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BT appeal dismissed in £600m class action compensation case

Paul Lipscombe
May 9, 2022

Over 2.3 million BT customer’s were allegedly overcharged by the telco

The Court of Appeal has dismissed BT’s appeal against a £600m class action compensation claim against the telco.

It comes as BT was alleged to have overcharged over two million of its customers, with the case brought on by London law firm Mischon de Reya, on behalf of Justin Le Patourel.

Le Patourel is the claimant representative and founder of CALL (Collective Action on Land Lines) who launched his case Justin Le Patourel v BT Group Plc and British Telecommunications Plc in the Competition Appeal Tribunal (CAT).

BT has outlined its intention to defend itself against the class action case.


It stems from an investigation carried out by regulator Ofcom in 2017 which found BT had been overcharging its landline customers.

Ofcom found that although the costs of providing landlines had been declining since 2009, BT continued to raise its prices. And while BT agreed to reducing future bills of some of these customers, it didn’t compensate them for the previous overcharging.

BT’s appeal focused on the fact it argued that the case should have been brought on as a “opt-in” basis, which means that any person that wants to join the claim would need to take an active role in proceedings, such as becoming members of the class, which was represented by Le Patourel.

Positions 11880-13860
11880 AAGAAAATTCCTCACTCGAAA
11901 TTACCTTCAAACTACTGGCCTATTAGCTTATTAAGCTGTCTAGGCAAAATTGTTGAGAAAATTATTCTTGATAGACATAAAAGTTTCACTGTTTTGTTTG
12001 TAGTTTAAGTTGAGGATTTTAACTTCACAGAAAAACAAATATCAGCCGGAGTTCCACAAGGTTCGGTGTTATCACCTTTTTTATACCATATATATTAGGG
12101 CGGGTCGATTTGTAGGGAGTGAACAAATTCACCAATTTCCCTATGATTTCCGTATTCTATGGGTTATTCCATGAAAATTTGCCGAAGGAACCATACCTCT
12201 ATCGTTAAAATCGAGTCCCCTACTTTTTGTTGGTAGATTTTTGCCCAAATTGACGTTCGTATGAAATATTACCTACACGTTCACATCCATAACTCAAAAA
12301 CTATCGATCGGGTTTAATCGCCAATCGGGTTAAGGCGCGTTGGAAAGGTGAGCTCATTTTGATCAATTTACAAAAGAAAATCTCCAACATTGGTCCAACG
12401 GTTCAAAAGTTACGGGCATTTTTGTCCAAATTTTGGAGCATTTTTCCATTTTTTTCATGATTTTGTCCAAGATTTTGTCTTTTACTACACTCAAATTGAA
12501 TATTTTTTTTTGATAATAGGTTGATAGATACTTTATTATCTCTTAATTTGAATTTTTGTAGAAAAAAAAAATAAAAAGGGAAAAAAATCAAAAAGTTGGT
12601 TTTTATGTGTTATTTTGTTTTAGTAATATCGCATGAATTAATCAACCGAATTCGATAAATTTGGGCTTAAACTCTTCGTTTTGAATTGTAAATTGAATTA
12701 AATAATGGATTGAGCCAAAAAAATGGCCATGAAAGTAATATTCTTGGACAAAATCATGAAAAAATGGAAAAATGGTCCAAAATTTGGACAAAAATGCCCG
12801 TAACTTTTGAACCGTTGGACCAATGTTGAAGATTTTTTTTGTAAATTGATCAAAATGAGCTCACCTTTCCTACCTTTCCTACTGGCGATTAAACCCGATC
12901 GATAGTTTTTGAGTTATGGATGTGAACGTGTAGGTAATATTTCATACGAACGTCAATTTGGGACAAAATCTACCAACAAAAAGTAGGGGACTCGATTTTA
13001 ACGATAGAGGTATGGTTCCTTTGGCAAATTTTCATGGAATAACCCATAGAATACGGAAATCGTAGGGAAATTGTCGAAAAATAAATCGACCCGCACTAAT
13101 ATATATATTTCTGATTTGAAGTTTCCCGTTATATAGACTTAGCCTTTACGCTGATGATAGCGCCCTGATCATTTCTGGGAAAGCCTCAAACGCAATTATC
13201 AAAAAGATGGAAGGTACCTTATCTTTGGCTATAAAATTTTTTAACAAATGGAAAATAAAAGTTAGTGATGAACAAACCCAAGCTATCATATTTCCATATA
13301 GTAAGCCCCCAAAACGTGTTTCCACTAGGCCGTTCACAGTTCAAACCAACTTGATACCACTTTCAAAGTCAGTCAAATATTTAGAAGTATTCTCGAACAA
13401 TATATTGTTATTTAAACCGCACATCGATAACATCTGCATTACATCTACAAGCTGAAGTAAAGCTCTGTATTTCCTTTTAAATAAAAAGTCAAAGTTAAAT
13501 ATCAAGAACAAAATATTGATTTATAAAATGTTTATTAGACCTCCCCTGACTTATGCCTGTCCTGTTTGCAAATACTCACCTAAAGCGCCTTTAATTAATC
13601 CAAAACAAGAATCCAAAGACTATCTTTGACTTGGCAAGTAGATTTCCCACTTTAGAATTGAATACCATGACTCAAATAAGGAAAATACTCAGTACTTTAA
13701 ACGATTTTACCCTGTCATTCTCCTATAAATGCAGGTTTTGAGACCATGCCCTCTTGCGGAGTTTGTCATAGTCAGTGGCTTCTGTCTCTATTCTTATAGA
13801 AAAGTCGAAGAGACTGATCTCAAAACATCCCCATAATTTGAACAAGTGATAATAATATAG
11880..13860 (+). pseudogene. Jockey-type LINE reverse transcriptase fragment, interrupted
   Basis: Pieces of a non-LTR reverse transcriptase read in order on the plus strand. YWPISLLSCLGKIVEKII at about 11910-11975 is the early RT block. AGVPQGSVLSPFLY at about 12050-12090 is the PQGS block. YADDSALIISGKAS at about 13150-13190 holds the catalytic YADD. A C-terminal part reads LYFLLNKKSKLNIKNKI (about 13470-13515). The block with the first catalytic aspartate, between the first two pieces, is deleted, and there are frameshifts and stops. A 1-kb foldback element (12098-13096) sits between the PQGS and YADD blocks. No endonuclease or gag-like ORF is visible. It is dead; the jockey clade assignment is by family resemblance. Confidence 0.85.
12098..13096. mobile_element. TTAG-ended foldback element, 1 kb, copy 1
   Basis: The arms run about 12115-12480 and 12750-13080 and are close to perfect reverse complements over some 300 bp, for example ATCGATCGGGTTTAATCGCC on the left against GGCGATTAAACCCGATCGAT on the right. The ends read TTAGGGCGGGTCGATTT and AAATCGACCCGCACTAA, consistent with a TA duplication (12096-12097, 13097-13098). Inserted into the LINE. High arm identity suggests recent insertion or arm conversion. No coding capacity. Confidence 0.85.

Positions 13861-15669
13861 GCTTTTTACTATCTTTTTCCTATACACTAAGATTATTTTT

However Le Patourel disputed this, with the Court of Appeal upholding its decision in favour of Le Patourel.

The case is now permitted to go ahead with an “opt-out” basis, with all eligible class members automatically included in the claim unless they opt up.

Le Patourel is seeking to get the 2.3 million customers up to £500 in compensation, if the case is successful.

“I am grateful that the Court of Appeal has found in our favour and we can now proceed to a full trial,” said Le Patourel in a statement.

“Asking people to sign up to legal process which they don’t understand, and which has an uncertain outcome, would almost certainly have led to low levels of engagement.

“This would have made it impossible to secure redress for those affected. Our case, that BT overcharged landline customers, many of whom were elderly and vulnerable, over the course of several years, is very strong. I look forward to progressing this claim as quickly as possible.”

Defending itself

BT hit back in a statement, saying that it will “vigorously defend itself” in the case.

A BT Spokesperson said: “We strongly disagree with the speculative claim being brought against us. We take our responsibilities to customers very seriously and will defend ourselves against any claim that suggests otherwise.

“We take pride in our work on the Customer Fairness agenda. For many years we’ve offered a discounted social tariff in what is a competitive market with competing options available, and, last year we extended that to help a potential four million households on low incomes save on bills and stay connected to vital services now available to access online, on the phone or via our nationwide retail stores.”

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